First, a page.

First, PROs can improve relationships between physicians and patients by allowing providers to better understand patients’ symptoms. For example, collecting PROs gave spine surgeons a quantitative measure of the extent to which patients were struggling to cope with their postsurgical pain. Surgeons could then take appropriate action, such as referring certain patients to a behavioral pain psychologist. PROs also gave providers a more data-driven understanding of postprocedure recovery profiles. The knowledge gained from these assessments often differed from physicians’ long-held assumptions and helped them better ally with patients during the recovery process (see graphs).

Patient-Reported Outcomes for Shared Decision-Making

Shown are patient-reported outcomes data (obtained from http://caredecisions.partners.org) for two common types of surgery. Panel A shows the severity of knee pain before and after knee replacement; data are based on the pain subscore of the Knee Injury and Osteoarthritis Outcome Score, with higher scores indicating less severe pain. Panel B shows the severity of urinary symptoms before and after prostate resection; data are based on the International Prostate Symptom Score, with higher scores indicating more severe symptoms of urinary obstruction. TURP denotes transurethral resection of the prostate. Click To Enlarge.

PROs can also enhance shared decision-making. For example, one physician described an elderly patient who insisted on having a radical prostatectomy “to be safe” after a biopsy revealed a low-grade lesion. When abstract discussions about incontinence and impotence proved unpersuasive, showing him real patient data on postprostatectomy incontinence and impotence scores over time catalyzed a conversation about risks and benefits that led to the patient’s choosing active surveillance. Both the physician and the patient felt better about the process and outcome of their PRO-facilitated conversation.

Second, and most surprisingly, PROs can enhance workflow efficiency and save time when they’re used regularly. One primary care physician noted that using electronic surveys that included a screening questionnaire, risk assessments, and a review of systems enabled her to “be a doctor again.” Because patients had already answered screening questions electronically while in her clinic’s waiting room, she was no longer forced to wade through verbal checklists during visits. Instead, she examined and communicated, focusing on the issues that most required her attention. She saved about 10 minutes on each annual physical — and for the first time in years, her practice ran on schedule. Several other physicians have shared similar stories with us.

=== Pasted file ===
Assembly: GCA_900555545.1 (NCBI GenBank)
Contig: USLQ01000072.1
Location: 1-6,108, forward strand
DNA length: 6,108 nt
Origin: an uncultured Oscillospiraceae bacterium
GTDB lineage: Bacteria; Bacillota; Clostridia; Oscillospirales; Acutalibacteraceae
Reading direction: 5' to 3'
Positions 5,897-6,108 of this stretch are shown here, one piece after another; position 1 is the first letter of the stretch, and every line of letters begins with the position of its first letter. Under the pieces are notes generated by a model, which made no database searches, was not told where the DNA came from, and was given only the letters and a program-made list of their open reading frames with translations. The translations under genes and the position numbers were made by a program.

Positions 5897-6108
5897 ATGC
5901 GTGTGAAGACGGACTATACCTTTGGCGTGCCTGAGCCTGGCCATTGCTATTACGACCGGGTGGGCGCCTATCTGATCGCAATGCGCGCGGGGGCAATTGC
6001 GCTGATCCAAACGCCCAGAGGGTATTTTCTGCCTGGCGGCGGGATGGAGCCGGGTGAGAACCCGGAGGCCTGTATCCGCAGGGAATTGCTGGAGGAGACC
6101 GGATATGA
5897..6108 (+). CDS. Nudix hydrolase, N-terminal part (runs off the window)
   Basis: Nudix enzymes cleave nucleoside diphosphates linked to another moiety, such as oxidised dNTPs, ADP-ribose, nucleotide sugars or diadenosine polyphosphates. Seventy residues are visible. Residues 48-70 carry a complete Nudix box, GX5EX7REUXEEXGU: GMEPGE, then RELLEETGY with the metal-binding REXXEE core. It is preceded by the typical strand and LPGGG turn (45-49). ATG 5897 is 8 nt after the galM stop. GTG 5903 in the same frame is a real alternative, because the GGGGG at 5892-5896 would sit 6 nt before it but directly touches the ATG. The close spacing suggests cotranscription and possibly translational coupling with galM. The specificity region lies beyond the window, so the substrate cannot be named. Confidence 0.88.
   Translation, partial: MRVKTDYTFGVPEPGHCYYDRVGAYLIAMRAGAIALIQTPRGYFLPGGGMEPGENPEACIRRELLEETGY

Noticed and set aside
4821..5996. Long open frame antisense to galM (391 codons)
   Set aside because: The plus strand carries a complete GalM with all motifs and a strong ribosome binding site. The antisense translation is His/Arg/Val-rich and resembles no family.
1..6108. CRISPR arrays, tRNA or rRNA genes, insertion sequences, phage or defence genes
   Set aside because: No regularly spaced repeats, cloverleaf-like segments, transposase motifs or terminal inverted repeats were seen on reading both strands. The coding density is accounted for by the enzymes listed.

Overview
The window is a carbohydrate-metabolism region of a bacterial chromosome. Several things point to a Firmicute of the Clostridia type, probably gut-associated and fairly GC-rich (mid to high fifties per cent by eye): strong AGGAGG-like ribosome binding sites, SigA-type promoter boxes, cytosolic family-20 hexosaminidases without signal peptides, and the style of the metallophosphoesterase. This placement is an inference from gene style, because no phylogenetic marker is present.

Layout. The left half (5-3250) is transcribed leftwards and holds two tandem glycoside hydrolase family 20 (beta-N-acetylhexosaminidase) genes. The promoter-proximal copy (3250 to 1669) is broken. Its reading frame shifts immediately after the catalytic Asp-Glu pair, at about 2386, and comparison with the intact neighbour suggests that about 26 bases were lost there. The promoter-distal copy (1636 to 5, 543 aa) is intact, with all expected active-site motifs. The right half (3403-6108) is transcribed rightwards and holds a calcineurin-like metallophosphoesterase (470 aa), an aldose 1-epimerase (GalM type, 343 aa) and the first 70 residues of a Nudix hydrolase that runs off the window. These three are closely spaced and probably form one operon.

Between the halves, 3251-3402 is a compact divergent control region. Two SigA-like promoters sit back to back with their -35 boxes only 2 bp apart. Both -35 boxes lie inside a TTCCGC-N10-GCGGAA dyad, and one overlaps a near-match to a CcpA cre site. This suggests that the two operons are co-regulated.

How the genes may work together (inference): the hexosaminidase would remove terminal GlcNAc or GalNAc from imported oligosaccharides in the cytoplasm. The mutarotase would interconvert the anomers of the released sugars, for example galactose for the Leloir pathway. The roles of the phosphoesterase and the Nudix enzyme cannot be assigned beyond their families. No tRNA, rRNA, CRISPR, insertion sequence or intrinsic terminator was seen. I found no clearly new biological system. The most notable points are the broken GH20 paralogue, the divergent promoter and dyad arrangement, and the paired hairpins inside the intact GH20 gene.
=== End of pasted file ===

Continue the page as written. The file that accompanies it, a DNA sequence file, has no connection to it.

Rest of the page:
Another physician said he now asks patients with urinary problems to complete the International Prostate Symptom Score screening tool electronically while in the waiting room. Using an electronic survey has saved him the 5 minutes he previously needed to acquire the same information orally and pointed him to the specific symptoms (e.g., obstruction) most troubling each patient. As a result, he has been able to use limited visit time to explore symptom burden and treatment preferences in a deeper, more focused way.

Finally, PROs have facilitated conversations that might not otherwise have taken place by allowing sensitive issues to be raised in systematic ways. Radiation oncologists reported that PROs have enabled honest conversations related to sexual dysfunction, incontinence, and rectal bleeding in patients with prostate cancer. Before the implementation of PROs, these symptoms weren’t always explicitly discussed, or their importance was downplayed. PROs also helped a primary care physician identify domestic abuse in a longtime patient who hadn’t felt comfortable addressing the issue in conversation but was willing to disclose it electronically. The physician recounted feeling that something was “off” with the patient for years, but routine visits didn’t provide concrete evidence of abuse. Ultimately, it was the ease of reporting in an electronic questionnaire that allowed the patient and physician to address this critical issue.